plywood's getting thinner....

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On Mon, 03 Jan 2005 13:02:17 -0600, Duane Bozarth

I thought ply and other sheet goods were rated for strength, not for thickness, so '3/4" CDX' specified in order, a strength, a finish grade, and a glue type.
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U-CDK_CHARLES\\Charles wrote:

I'm not sure about actual standards and a quick search didn't find a freely acessible vendor site, but it's clear that some (relatively few) years ago the nominal thicknesses of US manufacturers' plywoods went to a -64th or -32nd from nominal. Whether that was specifically to meet common metric dimensions for export or simply from a material savings standpoint I'm not aware, but I'm sure it was done by (and for) the manufacturers, <not> the (US) consumers. It was much less a pita about joining or matching thicknesses prior.
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I should, but the lumber yard isn't open at 8:30pm or on Sundays, or in the case of my posting, on New Years Day.
Bob
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On Mon, 03 Jan 2005 10:26:47 -0500, Nigel Burnett

Very unlikely. You know, you can usually get higher quality *and* lower priced wood by going to an actual lumberyard. I don't know about plywood specifically, but I do know that hardwoods are dramatically overpriced where I'm at. For example, Red oak sells for $2.35 a bf at my local hardwood dealer. All their wood is kiln-dried, and most of it is figured at least slightly- they carry about 20 different species of timber, plywood and mdf.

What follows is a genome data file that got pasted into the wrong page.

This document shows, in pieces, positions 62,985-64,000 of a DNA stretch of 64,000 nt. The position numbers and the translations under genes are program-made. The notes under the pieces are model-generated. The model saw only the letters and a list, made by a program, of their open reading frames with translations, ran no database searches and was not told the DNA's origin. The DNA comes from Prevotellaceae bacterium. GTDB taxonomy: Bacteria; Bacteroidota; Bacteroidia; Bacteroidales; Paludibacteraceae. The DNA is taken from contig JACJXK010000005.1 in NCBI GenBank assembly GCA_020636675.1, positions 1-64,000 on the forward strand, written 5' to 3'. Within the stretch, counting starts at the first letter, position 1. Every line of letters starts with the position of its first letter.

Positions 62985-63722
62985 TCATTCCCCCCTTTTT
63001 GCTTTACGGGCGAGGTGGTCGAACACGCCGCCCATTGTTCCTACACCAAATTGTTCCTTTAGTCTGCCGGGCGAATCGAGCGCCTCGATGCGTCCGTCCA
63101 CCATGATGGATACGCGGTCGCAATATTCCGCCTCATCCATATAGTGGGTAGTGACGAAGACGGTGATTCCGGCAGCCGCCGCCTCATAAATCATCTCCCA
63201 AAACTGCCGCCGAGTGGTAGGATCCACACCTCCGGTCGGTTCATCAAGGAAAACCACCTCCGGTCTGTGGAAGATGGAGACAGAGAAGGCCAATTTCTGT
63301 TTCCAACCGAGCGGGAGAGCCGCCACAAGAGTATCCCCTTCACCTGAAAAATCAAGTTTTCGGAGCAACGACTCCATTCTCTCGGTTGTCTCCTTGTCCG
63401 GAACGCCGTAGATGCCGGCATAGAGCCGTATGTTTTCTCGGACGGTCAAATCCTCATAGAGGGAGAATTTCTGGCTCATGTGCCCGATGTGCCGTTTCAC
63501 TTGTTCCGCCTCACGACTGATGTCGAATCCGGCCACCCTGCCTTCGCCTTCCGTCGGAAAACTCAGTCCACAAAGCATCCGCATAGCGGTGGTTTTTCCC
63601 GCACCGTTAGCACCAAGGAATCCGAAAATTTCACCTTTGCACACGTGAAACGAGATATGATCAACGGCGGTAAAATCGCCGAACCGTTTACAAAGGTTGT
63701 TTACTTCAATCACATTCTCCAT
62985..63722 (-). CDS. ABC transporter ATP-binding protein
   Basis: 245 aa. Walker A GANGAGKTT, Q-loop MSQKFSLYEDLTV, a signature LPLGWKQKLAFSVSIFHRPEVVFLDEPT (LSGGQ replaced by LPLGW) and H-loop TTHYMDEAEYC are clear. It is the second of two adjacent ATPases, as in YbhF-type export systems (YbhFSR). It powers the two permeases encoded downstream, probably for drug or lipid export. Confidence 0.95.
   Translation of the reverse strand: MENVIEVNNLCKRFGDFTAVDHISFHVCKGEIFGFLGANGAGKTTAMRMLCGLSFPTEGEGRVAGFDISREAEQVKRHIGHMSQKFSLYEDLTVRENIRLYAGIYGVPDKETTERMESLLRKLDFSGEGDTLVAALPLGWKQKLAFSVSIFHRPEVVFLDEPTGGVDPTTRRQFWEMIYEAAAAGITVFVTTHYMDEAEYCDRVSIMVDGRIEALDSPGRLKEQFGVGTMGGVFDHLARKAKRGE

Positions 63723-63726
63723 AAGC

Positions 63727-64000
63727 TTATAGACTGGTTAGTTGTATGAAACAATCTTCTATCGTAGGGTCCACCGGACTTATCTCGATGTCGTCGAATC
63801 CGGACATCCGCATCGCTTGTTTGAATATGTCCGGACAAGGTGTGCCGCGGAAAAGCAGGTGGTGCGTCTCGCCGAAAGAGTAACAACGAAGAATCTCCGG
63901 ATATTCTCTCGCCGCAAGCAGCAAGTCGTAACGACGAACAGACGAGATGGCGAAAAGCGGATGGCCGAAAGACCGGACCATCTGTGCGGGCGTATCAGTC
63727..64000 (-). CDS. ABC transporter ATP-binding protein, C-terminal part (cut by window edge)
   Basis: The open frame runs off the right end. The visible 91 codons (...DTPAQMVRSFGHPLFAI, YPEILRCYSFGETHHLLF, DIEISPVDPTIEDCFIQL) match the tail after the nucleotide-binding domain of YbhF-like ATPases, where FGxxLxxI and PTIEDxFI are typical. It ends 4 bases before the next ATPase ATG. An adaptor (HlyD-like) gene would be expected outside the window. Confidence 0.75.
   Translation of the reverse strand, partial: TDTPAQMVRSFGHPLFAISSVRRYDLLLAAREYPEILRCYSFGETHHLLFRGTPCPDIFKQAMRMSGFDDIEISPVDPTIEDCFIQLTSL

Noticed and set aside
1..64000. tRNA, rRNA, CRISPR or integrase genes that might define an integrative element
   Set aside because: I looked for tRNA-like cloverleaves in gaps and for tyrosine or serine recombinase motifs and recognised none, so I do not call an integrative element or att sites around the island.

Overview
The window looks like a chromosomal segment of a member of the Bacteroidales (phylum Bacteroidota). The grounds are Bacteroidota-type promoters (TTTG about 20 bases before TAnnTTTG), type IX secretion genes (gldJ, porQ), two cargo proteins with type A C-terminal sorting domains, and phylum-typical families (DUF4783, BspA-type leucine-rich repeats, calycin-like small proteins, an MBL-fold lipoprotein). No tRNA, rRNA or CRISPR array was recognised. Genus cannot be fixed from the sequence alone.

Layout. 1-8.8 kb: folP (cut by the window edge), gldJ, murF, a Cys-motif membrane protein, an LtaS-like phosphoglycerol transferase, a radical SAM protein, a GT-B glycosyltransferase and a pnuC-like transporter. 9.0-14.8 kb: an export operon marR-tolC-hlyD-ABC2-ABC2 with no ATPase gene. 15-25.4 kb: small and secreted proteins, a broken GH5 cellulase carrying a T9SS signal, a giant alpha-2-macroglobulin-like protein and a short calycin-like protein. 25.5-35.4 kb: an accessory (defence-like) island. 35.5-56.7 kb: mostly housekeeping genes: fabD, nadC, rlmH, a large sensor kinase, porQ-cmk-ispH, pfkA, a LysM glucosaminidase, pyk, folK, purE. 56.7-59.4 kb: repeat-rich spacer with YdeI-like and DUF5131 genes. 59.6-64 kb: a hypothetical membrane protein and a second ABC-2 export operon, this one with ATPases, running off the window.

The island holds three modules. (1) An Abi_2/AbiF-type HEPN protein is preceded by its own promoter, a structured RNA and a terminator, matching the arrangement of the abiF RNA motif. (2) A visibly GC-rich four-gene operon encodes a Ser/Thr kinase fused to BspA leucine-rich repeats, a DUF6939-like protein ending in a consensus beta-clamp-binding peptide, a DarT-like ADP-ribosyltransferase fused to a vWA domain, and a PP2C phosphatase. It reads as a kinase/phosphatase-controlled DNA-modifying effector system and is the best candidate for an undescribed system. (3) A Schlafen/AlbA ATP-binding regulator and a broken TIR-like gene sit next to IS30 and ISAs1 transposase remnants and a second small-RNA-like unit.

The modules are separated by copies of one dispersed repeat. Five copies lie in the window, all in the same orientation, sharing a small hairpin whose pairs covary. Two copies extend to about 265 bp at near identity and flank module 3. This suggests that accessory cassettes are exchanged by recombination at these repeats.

The other local lumberyard sells red oak (all of it is highly figured and very nice, from what I've seen of it) for $3.25 a bf. That yard will get your lumber to finished dimentions, S4S in their shop for $7 an hour- and they can get a lot of lumber through in an hour. It's all straight, and it's all pretty, but they only supply spruce, oak, and on a good day, beech.
Menard's, OTOH, sells a lower-quality oak for $8-12 a bf- It is dimentional, sure, but it is also warped and the "surfacing" they do is with sanders, and not with planers. They offer a pathetic selection of 4-5 different hardwoods, all with similar prices- I've seen cherry marked at over $25 a bf, compared to the dealer I use, who charges $5.50 for extremely curly cherry. (Lackluster cherry is $4.25 a bf) They call Luoun "mahogany" and almost every peice of lumber and plywood in the rack is twisted.
So why do people keep supporting these places? The borgs DO NOT care about the wood they sell. Your local hardwood dealers do- and they're probably woodworkers just like you. Ah well, may as well try and stop the relentless pursuit of WalMart. (Incidentally, I do not and will not shop at WalMart for any reason either.)